All your things will change Build evolvable cloud infrastructure to make it easy – Kief Morris


My name is Kief. I’ve been with ThoughtWorks for about
nine years now. And my role is around
infrastructure engineering and dealing with cloud and
platforms and these kind of things. When I joined it was
off the back of the Continuous Delivery book, which
was just coming out at that point in time. And that really kind
of clicked with me. So I’d been working
in the industry for that point about 12 years or
so across roles in development and systems administration. And I was always going to
interested in that kind of in-between point and the
time that DevOps kind of emerged as a thing. And cloud was emerging
and infrastructure as code was emerging really
kind of clicked with me and the continuous
delivery concept was great. And so what I would tend to
do my role on ThoughtWorks projects when we
go to the clients was they’re asking about we want
to do this continuous delivery thing we want to make our
release process more easy. And one of the keys
to that was getting the environments consistent all
the way through to production. And so what I and people
like me would do in projects is kind of engage
with the operations side of the organization,
the people who are managing the infrastructure
environments and say, what do we need to do in
order to make this work more smoothly. How can we make environments
more consistent. And by leveraging
things like the time kind of puppet and Chef were out
and tools like that, as well as cloud was just getting started. But not necessarily
getting loads of adoption in the enterprise
space at that point in time. So the thing was I was
working with these people and trying to figure
out how to make the best use of these technologies. The technologies themselves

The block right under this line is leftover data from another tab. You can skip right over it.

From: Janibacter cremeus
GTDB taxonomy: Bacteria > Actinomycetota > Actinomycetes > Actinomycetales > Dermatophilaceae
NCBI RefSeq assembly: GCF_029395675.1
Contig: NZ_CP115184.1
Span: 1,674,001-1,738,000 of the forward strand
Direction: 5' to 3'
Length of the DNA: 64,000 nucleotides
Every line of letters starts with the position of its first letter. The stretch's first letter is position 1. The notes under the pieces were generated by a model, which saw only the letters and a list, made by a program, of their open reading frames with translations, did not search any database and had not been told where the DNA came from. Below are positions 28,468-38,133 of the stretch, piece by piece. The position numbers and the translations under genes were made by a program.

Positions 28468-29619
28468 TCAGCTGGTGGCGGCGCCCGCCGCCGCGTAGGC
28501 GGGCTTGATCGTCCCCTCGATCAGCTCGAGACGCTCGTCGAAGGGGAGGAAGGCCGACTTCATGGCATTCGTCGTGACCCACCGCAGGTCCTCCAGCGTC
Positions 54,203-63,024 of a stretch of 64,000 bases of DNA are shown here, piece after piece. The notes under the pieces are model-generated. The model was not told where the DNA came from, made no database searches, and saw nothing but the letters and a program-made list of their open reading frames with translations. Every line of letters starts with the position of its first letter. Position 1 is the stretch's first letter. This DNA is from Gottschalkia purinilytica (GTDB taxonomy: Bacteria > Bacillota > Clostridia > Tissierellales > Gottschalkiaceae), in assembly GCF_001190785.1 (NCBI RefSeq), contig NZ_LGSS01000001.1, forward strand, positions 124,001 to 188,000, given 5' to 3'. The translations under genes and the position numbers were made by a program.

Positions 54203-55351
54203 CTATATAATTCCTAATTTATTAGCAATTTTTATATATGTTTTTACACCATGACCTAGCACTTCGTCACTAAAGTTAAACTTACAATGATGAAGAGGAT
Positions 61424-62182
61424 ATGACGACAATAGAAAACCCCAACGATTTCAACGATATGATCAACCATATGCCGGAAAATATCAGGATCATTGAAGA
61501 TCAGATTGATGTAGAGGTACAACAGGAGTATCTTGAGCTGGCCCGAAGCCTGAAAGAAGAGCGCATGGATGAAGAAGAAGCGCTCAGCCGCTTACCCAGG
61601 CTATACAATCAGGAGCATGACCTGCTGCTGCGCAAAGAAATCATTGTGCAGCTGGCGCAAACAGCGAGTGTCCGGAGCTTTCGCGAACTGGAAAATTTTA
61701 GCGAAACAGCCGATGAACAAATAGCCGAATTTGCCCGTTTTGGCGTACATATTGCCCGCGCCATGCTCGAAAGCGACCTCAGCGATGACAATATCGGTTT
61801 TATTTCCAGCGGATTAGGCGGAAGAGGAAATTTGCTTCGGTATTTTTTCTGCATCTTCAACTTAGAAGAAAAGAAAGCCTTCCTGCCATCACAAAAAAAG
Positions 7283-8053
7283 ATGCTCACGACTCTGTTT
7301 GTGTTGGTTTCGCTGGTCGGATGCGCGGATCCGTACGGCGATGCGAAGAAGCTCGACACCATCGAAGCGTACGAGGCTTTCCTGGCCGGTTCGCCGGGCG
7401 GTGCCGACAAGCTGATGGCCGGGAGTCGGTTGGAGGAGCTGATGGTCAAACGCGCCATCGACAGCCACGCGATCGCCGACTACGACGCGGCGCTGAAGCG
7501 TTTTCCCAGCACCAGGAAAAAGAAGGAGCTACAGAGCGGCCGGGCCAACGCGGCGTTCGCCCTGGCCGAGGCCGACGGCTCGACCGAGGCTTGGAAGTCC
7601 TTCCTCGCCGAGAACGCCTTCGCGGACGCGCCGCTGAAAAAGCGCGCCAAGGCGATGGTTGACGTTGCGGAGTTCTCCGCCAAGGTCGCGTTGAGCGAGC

weren’t enough right. So Cloud is kind of the
enabler and still these days is an enabler for
a lot of change and organizations are wanting
to become digital right. And the idea there. So a few years ago. What that meant
was you would have a separate digital department. So you’d have
organizations, which were like, we want
to do stuff online. And this is, but it is
kind of a new thing. And now it set up a
separate department that’ll be the digital team the
digital department whatever. And what they would
often do is say, we’re going to use cloud because
our existing IT department is this kind of
obstructive right. They get in the way
they’re too slow. They’re too old fashioned. We’re just going
to go to the cloud or we’re going to do
whatever we want to do. How we want to do it not worry
about all those old things. But then it turned
out that that wasn’t a lot of the kind of things that
those traditional operations teams were concerned
about were actually things that did matter right. Maybe the ways they
were going about it were exploiting the
new technologies and kind of aligned with
new ways of working. But it’s still a concern
to think about things like security and managing
of data responsibly and scaling and risk and
all those kind of things are things we still
need to do care about. And then especially
as digital sort moving into the center of the business. It starts becoming something
that you can just keep off and running as this
little kind of cowboy outfit off to the side and say
that while real business is taking place now and growing
and growing on this platform, we have to take
it more seriously. And also we have to fold
it into the whole business. The whole business
has to kind adopt this way of working in
these ways of thinking in these new technologies. And so this whole
thing of the risk. And that kind of moving fast
is a really important because. How many people are met with
a state of the DevOps report. They accelerate book? Ok
a fair number. I think this has been a
really transformative thing in the world of DevOps over